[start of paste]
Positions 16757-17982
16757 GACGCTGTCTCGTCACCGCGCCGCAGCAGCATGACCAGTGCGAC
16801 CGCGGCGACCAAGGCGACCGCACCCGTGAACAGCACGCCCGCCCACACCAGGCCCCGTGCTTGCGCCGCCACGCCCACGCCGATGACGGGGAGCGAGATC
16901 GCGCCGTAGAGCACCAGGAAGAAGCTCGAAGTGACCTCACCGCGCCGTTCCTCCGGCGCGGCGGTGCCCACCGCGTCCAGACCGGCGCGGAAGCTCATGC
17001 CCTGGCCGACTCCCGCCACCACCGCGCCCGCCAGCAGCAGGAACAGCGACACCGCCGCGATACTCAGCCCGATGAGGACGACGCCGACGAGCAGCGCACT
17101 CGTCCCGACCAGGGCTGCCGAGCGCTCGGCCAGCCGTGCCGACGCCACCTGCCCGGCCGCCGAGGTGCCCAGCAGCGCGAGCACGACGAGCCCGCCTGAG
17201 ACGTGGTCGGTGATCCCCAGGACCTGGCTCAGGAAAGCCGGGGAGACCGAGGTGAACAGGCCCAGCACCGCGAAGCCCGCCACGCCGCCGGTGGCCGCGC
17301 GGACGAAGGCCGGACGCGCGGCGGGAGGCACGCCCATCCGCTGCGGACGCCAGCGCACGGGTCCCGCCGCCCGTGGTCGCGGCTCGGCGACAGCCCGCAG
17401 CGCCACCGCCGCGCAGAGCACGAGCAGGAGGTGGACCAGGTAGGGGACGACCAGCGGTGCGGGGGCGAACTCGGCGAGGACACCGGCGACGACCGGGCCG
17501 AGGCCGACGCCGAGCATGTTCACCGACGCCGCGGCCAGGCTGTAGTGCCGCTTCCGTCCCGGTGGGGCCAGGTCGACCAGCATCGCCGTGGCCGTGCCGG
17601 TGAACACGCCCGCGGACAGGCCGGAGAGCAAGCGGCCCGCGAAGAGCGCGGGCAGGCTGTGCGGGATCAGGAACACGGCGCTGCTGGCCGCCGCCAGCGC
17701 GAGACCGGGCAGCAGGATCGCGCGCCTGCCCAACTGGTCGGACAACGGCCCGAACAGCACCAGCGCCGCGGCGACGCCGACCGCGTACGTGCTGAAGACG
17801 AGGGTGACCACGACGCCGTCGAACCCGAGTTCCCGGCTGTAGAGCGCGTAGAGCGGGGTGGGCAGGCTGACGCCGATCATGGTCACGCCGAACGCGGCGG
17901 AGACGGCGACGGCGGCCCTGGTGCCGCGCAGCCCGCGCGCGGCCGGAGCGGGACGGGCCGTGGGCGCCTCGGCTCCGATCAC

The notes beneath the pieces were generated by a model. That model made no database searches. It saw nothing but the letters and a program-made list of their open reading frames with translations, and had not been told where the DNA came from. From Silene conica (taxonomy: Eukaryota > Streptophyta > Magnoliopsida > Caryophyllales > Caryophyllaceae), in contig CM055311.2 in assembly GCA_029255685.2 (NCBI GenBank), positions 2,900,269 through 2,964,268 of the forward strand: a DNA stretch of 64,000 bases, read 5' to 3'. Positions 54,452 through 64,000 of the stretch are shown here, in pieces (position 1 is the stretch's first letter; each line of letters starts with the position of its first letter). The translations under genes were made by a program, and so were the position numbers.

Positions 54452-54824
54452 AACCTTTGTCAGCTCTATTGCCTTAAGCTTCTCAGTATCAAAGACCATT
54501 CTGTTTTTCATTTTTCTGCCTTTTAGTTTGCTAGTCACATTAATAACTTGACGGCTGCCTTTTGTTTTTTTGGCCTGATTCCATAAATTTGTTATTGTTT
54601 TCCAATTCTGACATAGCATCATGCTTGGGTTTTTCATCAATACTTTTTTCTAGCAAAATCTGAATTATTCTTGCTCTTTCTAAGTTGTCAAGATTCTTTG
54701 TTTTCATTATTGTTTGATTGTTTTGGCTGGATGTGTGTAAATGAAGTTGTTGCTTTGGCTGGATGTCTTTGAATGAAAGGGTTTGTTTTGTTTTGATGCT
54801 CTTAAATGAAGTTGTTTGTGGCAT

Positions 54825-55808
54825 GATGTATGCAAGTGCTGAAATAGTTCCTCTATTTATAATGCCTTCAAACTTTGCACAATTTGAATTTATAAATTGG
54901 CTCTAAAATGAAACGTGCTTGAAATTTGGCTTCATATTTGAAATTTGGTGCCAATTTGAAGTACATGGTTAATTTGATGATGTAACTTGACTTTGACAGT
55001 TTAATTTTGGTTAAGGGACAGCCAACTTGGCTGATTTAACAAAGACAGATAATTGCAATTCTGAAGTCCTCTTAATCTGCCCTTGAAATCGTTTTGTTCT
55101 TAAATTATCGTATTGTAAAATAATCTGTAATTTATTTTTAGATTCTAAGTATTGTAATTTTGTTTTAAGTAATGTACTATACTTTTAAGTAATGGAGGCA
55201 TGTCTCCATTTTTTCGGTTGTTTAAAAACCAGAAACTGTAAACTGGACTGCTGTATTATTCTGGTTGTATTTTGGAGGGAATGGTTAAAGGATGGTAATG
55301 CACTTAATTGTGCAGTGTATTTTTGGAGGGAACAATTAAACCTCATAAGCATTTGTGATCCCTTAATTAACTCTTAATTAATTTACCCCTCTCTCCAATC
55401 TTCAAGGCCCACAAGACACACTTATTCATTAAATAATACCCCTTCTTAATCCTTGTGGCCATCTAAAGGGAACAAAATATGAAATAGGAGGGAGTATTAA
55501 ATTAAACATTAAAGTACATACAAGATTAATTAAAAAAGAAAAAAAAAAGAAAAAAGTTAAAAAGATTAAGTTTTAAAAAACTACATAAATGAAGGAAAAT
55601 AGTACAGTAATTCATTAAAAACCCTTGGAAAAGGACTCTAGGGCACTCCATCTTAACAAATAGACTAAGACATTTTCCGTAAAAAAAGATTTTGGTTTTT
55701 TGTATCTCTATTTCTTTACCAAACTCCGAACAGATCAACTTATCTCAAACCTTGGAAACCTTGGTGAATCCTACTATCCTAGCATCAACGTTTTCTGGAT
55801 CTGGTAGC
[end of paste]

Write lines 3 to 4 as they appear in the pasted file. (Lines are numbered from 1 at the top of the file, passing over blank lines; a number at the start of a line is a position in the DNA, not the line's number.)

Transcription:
16801 CGCGGCGACCAAGGCGACCGCACCCGTGAACAGCACGCCCGCCCACACCAGGCCCCGTGCTTGCGCCGCCACGCCCACGCCGATGACGGGGAGCGAGATC
16901 GCGCCGTAGAGCACCAGGAAGAAGCTCGAAGTGACCTCACCGCGCCGTTCCTCCGGCGCGGCGGTGCCCACCGCGTCCAGACCGGCGCGGAAGCTCATGC